BBC NEWS Americas Africa Europe Middle East South Asia Asia Pacific Spanish Portuguese Caribbean
BBCi NEWS   SPORT   WEATHER   WORLD SERVICE   A-Z INDEX     

BBC News World Edition
 You are in: Americas  
News Front Page
Africa
Americas
Asia-Pacific
Europe
Middle East
South Asia
UK
Business
Entertainment
Science/Nature
Technology
Health
-------------
Talking Point
-------------
Country Profiles
In Depth
-------------
Programmes
-------------
BBC Sport
BBC Weather
SERVICES
-------------
LANGUAGES
EDITIONS
Wednesday, 22 May, 2002, 14:04 GMT 15:04 UK
Push for US terror inquiry
New York skyline, 11 September 2001
Officials have warned of more attacks on the US
The US Senate majority leader Tom Daschle says he intends to push quickly for a vote on setting up an independent commission to investigate possible intelligence failures prior to the 11 September attacks.


They inevitably are going to get their hands on them and they would not hesitate one minute to use them

Donald Rumsfeld
Mr Daschle said he wants outside experts to collect and review possible warning signs that were missed.

President Bush, who has come under strong criticism over FBI memos that were apparently not followed up, says the intelligence committees already at work are the best way to proceed.

Separately, US Defence Secretary Donald Rumsfeld has also said it is "inevitable" terrorists will acquire weapons of mass destruction.

His comments come amid warnings from the US Government of possible further terror attacks on American soil.

In New York, security has been tightened around the city's landmarks, including the Statue of Liberty and the Brooklyn Bridge, following warnings from the FBI they may be the target of attacks.

Donald Rumsfeld
Rumsfeld said states could equip terrorists

Police Commissioner Raymond Kelly said the FBI's joint terrorism task force in New York received information about "general threats" based on interviews with people detained after the 11 September attacks.

Secretary of State Colin Powell said on Tuesday he believed terrorists "are trying every way they can to get their hands on weapons of mass destruction, whether radiological, chemical, biological or nuclear".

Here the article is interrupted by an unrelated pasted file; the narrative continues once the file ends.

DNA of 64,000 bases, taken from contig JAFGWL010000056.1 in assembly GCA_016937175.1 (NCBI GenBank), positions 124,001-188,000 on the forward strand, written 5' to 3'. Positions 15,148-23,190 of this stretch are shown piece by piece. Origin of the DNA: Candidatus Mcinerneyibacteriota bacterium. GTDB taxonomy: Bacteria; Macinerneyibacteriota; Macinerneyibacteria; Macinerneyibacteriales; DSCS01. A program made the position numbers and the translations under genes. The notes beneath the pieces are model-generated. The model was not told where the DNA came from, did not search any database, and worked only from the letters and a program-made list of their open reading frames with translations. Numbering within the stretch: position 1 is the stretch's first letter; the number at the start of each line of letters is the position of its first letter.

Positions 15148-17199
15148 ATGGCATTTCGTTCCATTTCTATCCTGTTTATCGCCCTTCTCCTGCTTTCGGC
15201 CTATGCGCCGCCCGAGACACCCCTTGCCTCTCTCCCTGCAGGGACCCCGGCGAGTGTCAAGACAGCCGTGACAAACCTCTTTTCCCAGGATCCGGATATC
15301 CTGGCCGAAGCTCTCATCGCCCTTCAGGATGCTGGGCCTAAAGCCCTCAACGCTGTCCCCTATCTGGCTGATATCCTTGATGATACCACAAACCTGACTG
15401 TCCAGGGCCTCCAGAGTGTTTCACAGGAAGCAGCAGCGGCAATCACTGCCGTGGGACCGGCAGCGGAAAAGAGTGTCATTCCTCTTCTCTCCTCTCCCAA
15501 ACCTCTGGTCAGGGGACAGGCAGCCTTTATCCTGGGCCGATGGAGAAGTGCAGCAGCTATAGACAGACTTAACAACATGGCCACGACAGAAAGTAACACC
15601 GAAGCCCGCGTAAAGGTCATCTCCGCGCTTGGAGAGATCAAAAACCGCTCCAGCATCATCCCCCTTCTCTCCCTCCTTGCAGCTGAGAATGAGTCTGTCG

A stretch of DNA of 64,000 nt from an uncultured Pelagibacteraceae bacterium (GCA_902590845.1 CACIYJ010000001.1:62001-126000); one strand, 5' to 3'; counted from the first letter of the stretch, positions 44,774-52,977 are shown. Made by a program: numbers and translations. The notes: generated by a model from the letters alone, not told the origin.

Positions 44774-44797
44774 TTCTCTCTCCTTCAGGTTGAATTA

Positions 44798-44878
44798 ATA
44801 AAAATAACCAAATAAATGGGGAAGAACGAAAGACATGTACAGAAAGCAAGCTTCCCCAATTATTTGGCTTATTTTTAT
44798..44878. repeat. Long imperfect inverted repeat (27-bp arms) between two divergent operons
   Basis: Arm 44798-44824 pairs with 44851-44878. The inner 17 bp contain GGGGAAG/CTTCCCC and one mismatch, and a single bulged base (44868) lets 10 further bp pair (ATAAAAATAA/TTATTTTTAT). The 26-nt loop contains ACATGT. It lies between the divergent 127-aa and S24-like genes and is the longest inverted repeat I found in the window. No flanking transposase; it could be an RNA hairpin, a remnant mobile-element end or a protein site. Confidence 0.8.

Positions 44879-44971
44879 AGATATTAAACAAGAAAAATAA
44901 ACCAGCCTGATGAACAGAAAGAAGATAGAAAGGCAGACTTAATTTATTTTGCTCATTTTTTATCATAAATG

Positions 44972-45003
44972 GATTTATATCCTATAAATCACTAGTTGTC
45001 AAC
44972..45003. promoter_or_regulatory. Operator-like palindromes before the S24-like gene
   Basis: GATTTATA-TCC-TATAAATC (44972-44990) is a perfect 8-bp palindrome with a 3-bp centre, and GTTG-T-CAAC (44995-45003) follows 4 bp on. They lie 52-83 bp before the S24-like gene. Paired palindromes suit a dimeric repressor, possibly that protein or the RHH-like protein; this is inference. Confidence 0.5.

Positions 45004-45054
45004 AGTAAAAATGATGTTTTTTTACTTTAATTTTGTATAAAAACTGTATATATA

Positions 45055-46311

Mr Powell was speaking a day after FBI Director Robert Mueller warned it was "inevitable" that suicide bombers would strike the US sooner or later, while on Sunday Vice-President Dick Cheney said more terror attacks on America were "almost certain".

Iran accused

Earlier, the US State Department issued its annual report on global terrorism, accusing Iran of being the most active sponsor of state terrorism in the world.

In its report to Congress, the State Department listed Iran, Sudan, Libya, Iraq, North Korea, Cuba and Syria as supporters of terrorism for the eighth year running.

Blacklisted states
Iran
Sudan
Libya
Iraq
North Korea
Cuba
Syria

The Patterns of Global Terrorism report called the 11 September suicide attacks on New York and Washington "the worst international terrorist attack ever", killing nationals from more than 78 countries.

The annual report was the first issued since President George W Bush declared war on global terrorism and demanded states take action against extremist groups.

The report found that while Iran had reduced its involvement in some areas of terrorist activity, its support for militant groups opposed to Israel had intensified.

The new US accusations against Iran have been dismissed as irresponsible by a senior Iranian official. He was quoted by the Associated Press as saying they further damaged any chances of establishing ties between Washington and Tehran.

 WATCH/LISTEN
 ON THIS STORY
The BBC's Stephen Sackur in Washington
"Street-side suicide bombings are being seen as inevitable"
Editor of Arabic newspaper Al Quds, Abdel Bari Atwan
"It could be counter-productive"

Talking PointTALKING POINT
WTC attacks
Could the disaster have been prevented?

Key stories

European probe

Background

IN DEPTH
See also:

21 May 02 | Americas
21 May 02 | Americas
20 May 02 | Americas
20 May 02 | Americas
Internet links:


The BBC is not responsible for the content of external internet sites

Links to more Americas stories are at the foot of the page.


E-mail this story to a friend

Links to more Americas stories

© BBC ^^ Back to top

News Front Page | Africa | Americas | Asia-Pacific | Europe | Middle East |
South Asia | UK | Business | Entertainment | Science/Nature |
Technology | Health | Talking Point | Country Profiles | In Depth |
Programmes